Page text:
Reporters and rescue workers from countries around the world assisting in the Japan rescue efforts, are amazed how calmly the people of Japan are enduring such a horrific crisis.
They noted there is no looting or blatant displays of public anger like we have seen in other countries struck by earthquakes and disasters, including the US.
Japanese store owners are giving away their supplies. People are quietly helping one another sharing their last morsels of food with strangers.
Reporters say it is the culture to not show much emotion. Maybe, but is also part of their Spiritual practice. Shinto and Buddhism are Japan's two major religions. They have been co-existing for several centuries and have even complemented each other to a certain degree. Most Japanese consider themselves Buddhist, Shintoist or both.
About 91 million people in Japan claim to be Buddhist practitioners.
This Sporting the Right Attitude newsletter is based on the 2,500 year old Buddhist practice of Mindfulness, along with Christianity and other ancient religions, including Judaism, and Native American teachings. All are leading to the one path, discovering your Higher Self.
We were first introduced to Mindfulness through our Japanese teacher, Eiko Michi, nearly 30 years ago. Eiko is a mystic from Japan who was also a former UCLA professor. We were blessed to know her. She changed our life and our path. For decades we have remained in touch with her.
Unfortunately, the last few days we have been unsuccessfully trying to contact her.
This is what we learned from Eiko which helps to understand the mindset of how the Japanese are enduring this horrific crisis, and why you won't see blatant displays of uncontrolled emotions.
Buddhism is based on the Four Noble Truths:
- Suffering exists
- Suffering arises from attachment to desires
- Suffering ceases when attachment to desire ceases
- Freedom from suffering is possible by practicing the Eightfold Path
The Eightfold Path is practicing:
1) right view 2) Right Intention 3) Right Speech 4) Right Action 5) Right Livelihood 6) Right Effort 7) Right Mindfulness 8) Right Concentration.
Mindfulness Practice, a type of meditation, is the way Buddha taught us to live, which is closely aligned to the Christ Mind. However, Mindfulness which comes from Buddhism, is not a religion. It is a practice to help us live in the moment.
Mindfulness is increasingly being employed in Western psychology to alleviate a variety of mental and physical conditions, including obsessive-compulsive disorder, anxiety, and in the prevention of relapse in depression and drug addiction. Pain and cancer clinics around the country are teaching mindfulness as well as in some schools and branches of the military.
Mindfulness is having less emotional reactivity and more stability of mind. Not overreacting emotionally brings greater mental clarity, which is healthy, Having stability of mind makes you better able to cope with any disaster in your life.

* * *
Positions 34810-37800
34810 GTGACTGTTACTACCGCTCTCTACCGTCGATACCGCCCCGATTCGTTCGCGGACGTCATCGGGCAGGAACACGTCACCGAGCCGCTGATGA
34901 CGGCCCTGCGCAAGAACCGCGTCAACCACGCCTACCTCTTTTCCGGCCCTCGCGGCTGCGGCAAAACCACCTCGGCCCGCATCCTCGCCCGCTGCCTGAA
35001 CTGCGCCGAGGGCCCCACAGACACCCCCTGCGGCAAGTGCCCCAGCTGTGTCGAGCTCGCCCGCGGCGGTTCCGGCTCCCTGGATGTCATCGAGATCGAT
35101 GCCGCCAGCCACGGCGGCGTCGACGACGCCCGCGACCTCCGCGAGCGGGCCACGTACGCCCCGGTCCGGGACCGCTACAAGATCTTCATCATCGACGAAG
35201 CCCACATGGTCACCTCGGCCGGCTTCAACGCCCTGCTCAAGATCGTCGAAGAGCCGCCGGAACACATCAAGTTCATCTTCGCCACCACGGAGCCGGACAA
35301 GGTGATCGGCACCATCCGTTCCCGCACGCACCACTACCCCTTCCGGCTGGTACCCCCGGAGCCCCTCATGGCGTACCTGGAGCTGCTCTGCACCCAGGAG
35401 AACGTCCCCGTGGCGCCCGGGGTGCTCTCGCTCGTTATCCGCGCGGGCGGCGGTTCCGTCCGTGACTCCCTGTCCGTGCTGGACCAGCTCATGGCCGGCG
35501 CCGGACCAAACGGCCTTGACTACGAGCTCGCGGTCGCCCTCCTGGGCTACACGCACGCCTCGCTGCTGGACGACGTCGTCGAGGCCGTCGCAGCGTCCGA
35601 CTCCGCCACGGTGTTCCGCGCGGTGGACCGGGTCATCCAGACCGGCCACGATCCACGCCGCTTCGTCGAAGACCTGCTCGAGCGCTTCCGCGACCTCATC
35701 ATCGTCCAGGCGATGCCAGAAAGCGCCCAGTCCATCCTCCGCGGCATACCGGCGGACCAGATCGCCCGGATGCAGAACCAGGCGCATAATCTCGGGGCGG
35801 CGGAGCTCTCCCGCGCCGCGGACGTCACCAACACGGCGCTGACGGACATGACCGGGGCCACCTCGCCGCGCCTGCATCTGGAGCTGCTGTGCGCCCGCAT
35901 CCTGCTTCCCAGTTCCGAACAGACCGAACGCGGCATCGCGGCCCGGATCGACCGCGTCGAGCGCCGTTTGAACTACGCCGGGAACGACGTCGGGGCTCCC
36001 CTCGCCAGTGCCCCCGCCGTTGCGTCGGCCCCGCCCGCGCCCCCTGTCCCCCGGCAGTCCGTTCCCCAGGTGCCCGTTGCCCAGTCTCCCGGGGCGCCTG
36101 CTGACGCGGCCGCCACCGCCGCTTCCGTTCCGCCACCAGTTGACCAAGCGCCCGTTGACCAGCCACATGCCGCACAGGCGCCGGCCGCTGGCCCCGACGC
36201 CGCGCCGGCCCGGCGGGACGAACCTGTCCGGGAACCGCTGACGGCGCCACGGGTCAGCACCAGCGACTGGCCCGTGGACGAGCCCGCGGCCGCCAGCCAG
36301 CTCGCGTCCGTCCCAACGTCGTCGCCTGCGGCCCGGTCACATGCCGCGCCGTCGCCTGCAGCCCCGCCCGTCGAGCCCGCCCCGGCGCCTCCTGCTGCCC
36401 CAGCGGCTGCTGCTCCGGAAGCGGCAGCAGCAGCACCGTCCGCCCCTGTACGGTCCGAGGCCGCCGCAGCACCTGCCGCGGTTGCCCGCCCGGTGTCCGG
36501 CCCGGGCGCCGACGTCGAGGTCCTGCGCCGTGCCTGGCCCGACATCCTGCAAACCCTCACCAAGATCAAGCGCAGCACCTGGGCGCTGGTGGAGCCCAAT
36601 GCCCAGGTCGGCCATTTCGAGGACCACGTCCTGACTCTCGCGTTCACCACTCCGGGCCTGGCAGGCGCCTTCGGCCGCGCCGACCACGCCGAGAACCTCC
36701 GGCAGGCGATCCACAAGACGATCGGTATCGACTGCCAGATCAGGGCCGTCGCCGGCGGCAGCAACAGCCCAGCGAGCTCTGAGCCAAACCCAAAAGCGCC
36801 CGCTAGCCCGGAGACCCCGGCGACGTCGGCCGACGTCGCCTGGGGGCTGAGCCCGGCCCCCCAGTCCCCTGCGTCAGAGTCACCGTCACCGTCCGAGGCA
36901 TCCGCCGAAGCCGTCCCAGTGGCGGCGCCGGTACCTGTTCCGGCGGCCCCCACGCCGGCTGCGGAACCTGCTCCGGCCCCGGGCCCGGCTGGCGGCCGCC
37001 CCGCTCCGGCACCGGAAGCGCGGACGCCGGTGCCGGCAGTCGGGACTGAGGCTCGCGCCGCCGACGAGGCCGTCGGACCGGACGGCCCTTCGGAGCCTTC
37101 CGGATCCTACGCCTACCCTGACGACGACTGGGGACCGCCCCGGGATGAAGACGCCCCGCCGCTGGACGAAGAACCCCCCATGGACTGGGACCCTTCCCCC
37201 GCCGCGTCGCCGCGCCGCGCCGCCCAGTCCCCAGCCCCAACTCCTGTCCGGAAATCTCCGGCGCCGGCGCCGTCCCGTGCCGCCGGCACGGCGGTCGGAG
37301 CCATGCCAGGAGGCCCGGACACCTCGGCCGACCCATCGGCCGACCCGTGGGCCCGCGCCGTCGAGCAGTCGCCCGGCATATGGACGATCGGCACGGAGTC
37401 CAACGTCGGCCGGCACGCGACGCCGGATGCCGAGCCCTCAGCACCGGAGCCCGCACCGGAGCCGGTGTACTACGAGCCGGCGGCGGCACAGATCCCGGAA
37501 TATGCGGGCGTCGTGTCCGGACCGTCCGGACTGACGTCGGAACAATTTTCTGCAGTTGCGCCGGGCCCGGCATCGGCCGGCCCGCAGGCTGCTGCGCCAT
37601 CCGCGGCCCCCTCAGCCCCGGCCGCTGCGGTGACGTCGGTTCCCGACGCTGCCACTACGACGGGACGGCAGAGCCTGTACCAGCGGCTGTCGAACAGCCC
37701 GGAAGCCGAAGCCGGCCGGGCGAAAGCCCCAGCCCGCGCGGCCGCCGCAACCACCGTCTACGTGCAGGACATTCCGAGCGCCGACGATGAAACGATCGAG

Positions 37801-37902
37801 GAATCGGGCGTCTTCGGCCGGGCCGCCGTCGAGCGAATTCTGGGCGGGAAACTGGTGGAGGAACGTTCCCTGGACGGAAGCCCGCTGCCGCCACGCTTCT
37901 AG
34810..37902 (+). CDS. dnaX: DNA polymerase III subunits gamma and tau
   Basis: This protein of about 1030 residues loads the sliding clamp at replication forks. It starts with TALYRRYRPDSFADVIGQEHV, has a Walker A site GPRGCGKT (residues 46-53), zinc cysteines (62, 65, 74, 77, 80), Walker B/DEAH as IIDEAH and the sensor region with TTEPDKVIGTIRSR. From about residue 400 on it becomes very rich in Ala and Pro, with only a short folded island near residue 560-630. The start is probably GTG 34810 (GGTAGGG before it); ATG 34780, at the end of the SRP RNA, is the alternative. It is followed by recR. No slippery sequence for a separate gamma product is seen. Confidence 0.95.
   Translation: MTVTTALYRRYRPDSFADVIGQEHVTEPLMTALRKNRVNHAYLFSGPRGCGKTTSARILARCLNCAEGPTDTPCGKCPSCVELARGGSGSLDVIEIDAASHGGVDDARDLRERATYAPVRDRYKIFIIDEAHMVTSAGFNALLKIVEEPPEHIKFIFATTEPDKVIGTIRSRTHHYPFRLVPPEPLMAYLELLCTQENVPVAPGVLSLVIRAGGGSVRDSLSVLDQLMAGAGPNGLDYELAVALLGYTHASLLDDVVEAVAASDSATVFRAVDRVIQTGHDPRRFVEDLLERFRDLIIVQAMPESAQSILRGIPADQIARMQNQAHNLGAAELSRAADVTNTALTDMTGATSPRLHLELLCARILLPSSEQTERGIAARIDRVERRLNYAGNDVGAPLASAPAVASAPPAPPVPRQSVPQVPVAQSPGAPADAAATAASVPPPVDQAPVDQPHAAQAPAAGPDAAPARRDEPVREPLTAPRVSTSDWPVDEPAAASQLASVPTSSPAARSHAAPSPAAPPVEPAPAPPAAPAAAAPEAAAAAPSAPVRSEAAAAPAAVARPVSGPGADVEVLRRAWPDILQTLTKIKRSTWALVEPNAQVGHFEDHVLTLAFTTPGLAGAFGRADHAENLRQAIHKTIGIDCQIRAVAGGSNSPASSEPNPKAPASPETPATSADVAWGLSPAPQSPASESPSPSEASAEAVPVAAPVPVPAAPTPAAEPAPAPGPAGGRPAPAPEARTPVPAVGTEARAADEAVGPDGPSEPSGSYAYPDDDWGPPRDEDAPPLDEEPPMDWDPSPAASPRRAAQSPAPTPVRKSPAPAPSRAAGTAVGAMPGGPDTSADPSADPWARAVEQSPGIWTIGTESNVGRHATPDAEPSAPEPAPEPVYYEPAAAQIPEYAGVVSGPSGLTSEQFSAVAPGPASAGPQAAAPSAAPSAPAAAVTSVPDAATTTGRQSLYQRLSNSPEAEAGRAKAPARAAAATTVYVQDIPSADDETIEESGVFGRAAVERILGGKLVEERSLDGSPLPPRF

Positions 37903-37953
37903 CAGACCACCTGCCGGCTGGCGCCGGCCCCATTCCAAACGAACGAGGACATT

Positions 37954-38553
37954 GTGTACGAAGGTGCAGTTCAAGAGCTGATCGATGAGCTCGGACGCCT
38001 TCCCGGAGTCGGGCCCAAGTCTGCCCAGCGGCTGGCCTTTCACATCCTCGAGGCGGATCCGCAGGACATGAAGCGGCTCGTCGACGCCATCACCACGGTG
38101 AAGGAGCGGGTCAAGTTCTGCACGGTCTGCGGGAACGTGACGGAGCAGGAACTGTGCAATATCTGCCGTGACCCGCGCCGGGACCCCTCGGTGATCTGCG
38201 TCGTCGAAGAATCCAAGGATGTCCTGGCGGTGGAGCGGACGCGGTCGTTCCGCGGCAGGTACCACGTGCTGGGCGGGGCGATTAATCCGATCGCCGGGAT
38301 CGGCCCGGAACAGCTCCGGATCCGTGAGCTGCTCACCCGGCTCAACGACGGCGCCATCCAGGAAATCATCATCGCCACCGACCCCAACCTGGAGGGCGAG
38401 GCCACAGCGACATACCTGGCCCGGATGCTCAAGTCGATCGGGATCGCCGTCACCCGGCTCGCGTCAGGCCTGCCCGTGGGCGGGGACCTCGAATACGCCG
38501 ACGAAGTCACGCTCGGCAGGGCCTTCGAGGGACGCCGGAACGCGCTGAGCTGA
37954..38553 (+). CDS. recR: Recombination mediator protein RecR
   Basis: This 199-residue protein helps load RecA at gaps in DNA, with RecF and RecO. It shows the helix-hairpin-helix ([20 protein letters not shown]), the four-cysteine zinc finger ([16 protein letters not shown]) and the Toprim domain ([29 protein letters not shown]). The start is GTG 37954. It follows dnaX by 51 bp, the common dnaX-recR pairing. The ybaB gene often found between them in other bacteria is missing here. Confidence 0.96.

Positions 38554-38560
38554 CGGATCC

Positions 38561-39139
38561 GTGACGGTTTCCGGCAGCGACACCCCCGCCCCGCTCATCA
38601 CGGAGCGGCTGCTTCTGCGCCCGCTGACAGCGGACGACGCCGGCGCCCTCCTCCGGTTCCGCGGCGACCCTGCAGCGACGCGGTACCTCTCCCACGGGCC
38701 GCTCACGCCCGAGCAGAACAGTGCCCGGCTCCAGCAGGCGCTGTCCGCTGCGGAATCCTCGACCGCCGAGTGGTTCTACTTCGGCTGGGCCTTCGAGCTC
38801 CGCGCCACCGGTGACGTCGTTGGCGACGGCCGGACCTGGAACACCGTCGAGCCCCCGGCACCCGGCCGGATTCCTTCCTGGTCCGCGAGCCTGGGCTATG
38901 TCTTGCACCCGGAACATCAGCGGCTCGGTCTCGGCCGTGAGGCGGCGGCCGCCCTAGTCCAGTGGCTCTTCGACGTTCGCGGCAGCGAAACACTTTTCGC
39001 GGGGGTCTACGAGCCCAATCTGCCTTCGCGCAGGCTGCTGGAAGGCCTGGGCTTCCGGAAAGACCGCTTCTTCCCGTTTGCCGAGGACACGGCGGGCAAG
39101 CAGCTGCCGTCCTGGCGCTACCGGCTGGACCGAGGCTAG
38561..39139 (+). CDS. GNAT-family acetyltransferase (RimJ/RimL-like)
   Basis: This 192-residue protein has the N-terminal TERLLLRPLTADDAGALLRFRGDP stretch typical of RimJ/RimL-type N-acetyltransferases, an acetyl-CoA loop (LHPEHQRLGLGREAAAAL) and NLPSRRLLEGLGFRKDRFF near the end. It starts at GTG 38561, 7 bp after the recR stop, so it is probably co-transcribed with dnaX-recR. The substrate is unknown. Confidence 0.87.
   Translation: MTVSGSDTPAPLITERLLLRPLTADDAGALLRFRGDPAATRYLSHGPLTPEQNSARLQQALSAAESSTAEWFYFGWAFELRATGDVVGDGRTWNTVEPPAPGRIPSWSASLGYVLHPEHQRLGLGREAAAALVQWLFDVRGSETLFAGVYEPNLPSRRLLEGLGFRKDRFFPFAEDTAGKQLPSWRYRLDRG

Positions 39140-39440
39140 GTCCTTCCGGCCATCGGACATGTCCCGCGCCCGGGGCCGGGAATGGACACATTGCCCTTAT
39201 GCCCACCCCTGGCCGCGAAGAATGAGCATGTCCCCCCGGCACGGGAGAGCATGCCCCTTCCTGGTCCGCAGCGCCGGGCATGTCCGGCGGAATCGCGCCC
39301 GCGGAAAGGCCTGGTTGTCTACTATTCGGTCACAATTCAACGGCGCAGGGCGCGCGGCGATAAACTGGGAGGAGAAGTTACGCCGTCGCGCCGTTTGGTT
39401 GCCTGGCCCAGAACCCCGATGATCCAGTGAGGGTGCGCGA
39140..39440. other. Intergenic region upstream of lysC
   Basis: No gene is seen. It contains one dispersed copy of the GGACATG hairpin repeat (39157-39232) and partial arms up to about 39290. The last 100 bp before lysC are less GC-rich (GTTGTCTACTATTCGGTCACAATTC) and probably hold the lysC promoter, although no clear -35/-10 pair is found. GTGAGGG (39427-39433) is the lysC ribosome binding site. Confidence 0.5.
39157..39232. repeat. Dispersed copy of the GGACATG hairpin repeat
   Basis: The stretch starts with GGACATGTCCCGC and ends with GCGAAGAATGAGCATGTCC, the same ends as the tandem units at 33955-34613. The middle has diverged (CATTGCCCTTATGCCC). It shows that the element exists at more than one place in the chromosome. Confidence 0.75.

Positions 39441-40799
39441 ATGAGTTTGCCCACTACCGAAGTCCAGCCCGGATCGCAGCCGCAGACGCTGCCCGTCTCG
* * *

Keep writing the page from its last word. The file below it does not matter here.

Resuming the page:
YOU TOO Can Practice Mindfulness to Deal and Overcome You Suffering.
As you watch the news of Japan's disasters, or when you are handling disasters and bad news of your own, remember Buddha's teaching. You don't have to suffer despite the circumstance.
Here is the Mindfulness practice to help you deal with the news in Japan, and in your own life:
Try to get comfortable as you can in your sitting posture. If you lie down (not recommended), try not to go to sleep. You can also do this standing in line at the post office. Mindfulness can be done anywhere at anytime.
First take a few deep breaths and allow yourself to connect with your body. Notice how you back feels against the chair. How do your clothes feel on your body? How do the soles of your feet feel in your shoes if you are standing? What does the floor feel like?
Bring your attention to the area of your body that feels uncomfortable. Usually people feel a clutching or tightening in their body when they are dealing with an unpleasant situation, or hearing bad news.
Explore in your body where you may feel uncomfortable, Is it sharp or dull? Burning? Stabbing? Is it moving, or does it stay in one place? How deeply does it go into your body? Get very curious about the changing set of bodily sensations.
After 30 seconds or so (you can choose any short amount of time), Notice your attitude toward the unpleasant feeling. Do you hate it, fear it, resent it, blame yourself for it? Do not judge or criticize your feelings. Observe and let them go.
Be sure to breathe.
Thich Nhat Hanh, a world renown Zen Master (we currently study, and attend his retreats), teaches this way of practicing Mindfulness:
"There are three sorts of feelings--pleasant, unpleasant, and neutral. When we have an unpleasant feeling, we may want to chase it away. But it is more effective to return to our conscious breathing and just observe it, identifying it silently to ourselves: "Breathing in, I know there is an unpleasant feeling in me. Breathing out, I know there is an unpleasant feeling in me." Calling a feeling by its name, such as "anger," "sorrow," "joy," or "happiness," helps us identify it clearly and recognize it more deeply."
Remember you are simply observing, not trying to change anything. The first law of Science, is what is observed, changes. Mindfulness is the act of awareness, which acts like a laser to dissolve any blocks emotionally, mentally, or physically. You will notice during this practice, a space between you and the uncomfortable feeling happens. Suddenly, you won't feel overwhelmed by this emotion. In this space is where you will find peace, understanding, and clarity.
Make Mindfulness a daily practice to release stress and to help you deal with any and everything in your life.
Coming soon: "Your Happiness is Within"